1. Diane, Good to hear about your experience. The abdominal impact should probably be discussed a little more at pre-op appointments. I’m glad my PS keeps reminding me that complete healing takes time. I’m glad you’re happy with your surgery outcome. I know what you mean about those other issues/struggles. None of this is a piece of cake. There can be as many of those WTF moments as you need. None of this is stuff you just get over. I’ll share this post, in case it’s of interest. https://nancyspoint.com/moving-forward-vs-moving-on/ Thank you for sharing.

  8. Hi, thanks for sharing. This is a very informative post. I’m scheduled for my delayed DIEP surgery later this month. I thought the timing worked out ok, barring of course any unforeseen complications, in terms of getting out and about this summer with my family. But it sounds like recovery is much longer than I thought it would be.

    1. Miriam, Yes, recovery takes time, but my initial recovery actually went a whole lot faster and easier than I ever anticipated. It’s complete healing that I tried to address in this post. That can take a while to resolve. You’ll likely be able to get out and about just fine with your family this summer. I hope that clarifies a bit. Good luck with your surgery. Hoping all goes as smoothly as possible. Be sure to get all your questions/concerns addressed beforehand. Thank you for reading and taking time to comment too.

      1. Hi Nancy,

        Thank you for the follow-up, that’s good to know. Your blog is immensely helpful.


  9. Thank you for this informative post. I had my mastectomy and immediate diep flap reconstruction exactly 6 weeks ago today. I’ve read posts about the use of abdominal binders and compression garments. Some plastic surgeons don’t feel they’re necessary at all, some recommend full 24/7 for 8 weeks, others less…what has been your experience?

    1. Sasha, I’m glad you found the post informative. I was advised to wear my binder for 6 weeks or so. I wore it pretty loosely at night. During the day, I found that wearing it felt good. I felt more protected, more held together or something. Just more secure. I wore it longer than six weeks, though not at night. Just when I felt the need for more support such as when walking or sitting at my computer for any length of time. I’ve heard that some plastic surgeons don’t feel they’re necessary. My advice would be to follow the directions your PS gives. Good luck with your continued healing. Thank you for taking time to comment.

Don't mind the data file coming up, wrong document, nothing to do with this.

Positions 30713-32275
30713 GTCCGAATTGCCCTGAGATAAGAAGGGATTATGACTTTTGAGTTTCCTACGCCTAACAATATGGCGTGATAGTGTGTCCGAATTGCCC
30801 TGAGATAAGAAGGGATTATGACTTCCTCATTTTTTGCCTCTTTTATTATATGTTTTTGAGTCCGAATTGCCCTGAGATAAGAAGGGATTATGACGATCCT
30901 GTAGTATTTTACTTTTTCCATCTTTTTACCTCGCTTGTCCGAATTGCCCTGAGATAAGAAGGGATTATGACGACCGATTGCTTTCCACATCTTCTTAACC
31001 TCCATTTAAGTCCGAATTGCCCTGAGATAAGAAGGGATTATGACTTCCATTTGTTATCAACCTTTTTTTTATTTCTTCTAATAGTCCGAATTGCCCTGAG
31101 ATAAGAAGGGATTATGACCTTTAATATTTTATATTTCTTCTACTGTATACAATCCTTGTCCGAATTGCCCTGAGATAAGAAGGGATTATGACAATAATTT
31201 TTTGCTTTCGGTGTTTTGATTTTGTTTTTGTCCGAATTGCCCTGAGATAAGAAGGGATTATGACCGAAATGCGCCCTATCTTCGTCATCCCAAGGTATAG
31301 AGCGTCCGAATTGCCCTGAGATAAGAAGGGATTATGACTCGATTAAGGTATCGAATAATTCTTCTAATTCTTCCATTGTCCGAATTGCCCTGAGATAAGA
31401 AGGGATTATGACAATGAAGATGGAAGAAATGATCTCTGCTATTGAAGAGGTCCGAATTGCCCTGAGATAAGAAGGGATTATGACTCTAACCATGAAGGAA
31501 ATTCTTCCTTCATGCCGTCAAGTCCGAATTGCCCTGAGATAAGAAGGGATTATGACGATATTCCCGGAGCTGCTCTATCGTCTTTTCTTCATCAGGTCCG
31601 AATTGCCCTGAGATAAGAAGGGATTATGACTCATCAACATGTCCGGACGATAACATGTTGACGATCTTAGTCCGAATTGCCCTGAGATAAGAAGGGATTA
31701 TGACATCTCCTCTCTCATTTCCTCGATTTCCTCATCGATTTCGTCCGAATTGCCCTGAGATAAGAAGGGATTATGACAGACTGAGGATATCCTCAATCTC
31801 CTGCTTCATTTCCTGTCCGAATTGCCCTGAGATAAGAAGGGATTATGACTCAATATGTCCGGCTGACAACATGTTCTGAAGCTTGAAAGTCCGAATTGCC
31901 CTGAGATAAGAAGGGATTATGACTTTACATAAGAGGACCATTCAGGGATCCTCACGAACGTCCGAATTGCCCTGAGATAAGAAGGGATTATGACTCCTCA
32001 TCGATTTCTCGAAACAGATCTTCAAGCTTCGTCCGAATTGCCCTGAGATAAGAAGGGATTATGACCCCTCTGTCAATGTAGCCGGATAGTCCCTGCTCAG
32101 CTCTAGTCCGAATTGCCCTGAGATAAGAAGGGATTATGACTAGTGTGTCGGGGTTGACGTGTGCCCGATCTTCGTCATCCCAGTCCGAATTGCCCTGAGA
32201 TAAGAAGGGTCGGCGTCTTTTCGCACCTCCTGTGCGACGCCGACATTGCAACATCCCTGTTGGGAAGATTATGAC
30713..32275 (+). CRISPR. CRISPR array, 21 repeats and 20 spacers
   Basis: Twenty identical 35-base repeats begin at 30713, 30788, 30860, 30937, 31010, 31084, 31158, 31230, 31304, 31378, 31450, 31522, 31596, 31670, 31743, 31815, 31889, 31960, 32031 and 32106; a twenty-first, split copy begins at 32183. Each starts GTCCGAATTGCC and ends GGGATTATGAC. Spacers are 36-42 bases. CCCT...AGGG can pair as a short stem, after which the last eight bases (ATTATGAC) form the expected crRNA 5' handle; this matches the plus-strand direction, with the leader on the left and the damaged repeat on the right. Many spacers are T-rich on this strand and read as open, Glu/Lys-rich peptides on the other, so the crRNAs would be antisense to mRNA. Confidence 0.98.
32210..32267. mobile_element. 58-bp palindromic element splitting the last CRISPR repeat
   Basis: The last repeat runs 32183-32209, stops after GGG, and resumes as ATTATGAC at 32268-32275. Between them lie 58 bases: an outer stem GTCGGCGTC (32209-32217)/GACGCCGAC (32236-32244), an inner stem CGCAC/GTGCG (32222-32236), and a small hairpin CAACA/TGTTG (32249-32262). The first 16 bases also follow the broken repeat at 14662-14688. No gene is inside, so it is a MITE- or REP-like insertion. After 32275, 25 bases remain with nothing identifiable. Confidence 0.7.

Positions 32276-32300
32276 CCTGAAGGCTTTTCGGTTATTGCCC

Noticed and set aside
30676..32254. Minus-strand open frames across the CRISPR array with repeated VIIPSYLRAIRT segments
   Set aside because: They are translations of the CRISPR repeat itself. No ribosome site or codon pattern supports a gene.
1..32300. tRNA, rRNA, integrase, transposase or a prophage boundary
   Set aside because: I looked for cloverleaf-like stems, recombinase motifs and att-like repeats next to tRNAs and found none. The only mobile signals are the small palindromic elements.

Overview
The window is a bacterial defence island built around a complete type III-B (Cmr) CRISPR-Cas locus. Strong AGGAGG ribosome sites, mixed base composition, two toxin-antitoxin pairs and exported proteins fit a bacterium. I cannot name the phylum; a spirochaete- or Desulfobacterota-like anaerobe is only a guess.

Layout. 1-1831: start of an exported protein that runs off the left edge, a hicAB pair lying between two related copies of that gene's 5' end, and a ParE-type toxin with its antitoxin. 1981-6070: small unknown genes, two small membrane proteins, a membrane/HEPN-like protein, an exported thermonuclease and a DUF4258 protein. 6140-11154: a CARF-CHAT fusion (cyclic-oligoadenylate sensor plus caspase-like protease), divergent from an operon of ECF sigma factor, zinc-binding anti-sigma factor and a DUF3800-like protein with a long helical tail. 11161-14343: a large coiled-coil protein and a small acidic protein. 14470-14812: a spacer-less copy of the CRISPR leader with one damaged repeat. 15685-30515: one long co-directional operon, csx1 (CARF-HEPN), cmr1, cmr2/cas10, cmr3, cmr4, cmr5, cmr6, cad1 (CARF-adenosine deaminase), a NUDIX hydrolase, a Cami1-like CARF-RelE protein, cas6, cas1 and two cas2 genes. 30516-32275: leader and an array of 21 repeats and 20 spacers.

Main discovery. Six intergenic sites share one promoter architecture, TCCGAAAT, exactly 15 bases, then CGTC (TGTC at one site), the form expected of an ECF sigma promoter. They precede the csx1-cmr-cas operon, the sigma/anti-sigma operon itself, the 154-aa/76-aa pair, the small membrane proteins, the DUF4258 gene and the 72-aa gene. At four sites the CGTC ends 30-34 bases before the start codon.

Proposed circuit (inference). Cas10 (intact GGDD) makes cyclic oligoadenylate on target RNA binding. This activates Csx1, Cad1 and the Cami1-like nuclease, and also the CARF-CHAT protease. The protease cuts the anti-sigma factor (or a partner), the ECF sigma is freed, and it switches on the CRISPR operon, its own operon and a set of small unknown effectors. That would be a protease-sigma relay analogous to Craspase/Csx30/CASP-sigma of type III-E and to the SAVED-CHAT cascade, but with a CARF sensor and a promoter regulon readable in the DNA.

10. Nancy, thanks so much for this post. I will be headed into the operating room in a few days for my own diep flap, and I haven’t met or talked to anyone who has been through this but you. So thank you for your honesty. If you have any tips that pops in your mind that you remember from that week in the hospital afterwards, I’d be grateful.

    1. Lucy, I appreciate your feedback. Thank you. My surgery and recovery went smoothly. Frankly, I expected things to be a lot harder. Not saying any of it was easy, but for me, it was all very doable. Here are a couple posts that might be helpful: https://nancyspoint.com/preparing-for-surgery-during-a-pandemic-11-tips/ Here’s the other: https://nancyspoint.com/how-to-prepare-for-your-mastectomy-twelve-tips/ Good luck with your surgery. Hope everything goes as smoothly as possible!